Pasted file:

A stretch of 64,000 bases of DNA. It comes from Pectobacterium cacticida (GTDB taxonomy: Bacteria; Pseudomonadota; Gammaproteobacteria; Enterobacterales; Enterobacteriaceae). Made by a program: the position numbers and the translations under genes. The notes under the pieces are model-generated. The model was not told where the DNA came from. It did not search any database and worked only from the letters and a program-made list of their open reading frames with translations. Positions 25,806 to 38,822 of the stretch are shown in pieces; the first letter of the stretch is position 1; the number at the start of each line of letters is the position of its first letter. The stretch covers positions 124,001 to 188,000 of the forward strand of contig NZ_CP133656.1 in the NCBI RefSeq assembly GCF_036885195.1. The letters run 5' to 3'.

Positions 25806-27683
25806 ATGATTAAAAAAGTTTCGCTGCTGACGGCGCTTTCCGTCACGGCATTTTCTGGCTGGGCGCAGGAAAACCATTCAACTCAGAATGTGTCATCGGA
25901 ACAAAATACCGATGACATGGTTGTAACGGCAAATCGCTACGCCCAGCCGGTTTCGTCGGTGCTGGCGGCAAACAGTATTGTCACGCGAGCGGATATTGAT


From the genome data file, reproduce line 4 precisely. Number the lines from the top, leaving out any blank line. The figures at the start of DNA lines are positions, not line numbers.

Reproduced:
25901 ACAAAATACCGATGACATGGTTGTAACGGCAAATCGCTACGCCCAGCCGGTTTCGTCGGTGCTGGCGGCAAACAGTATTGTCACGCGAGCGGATATTGAT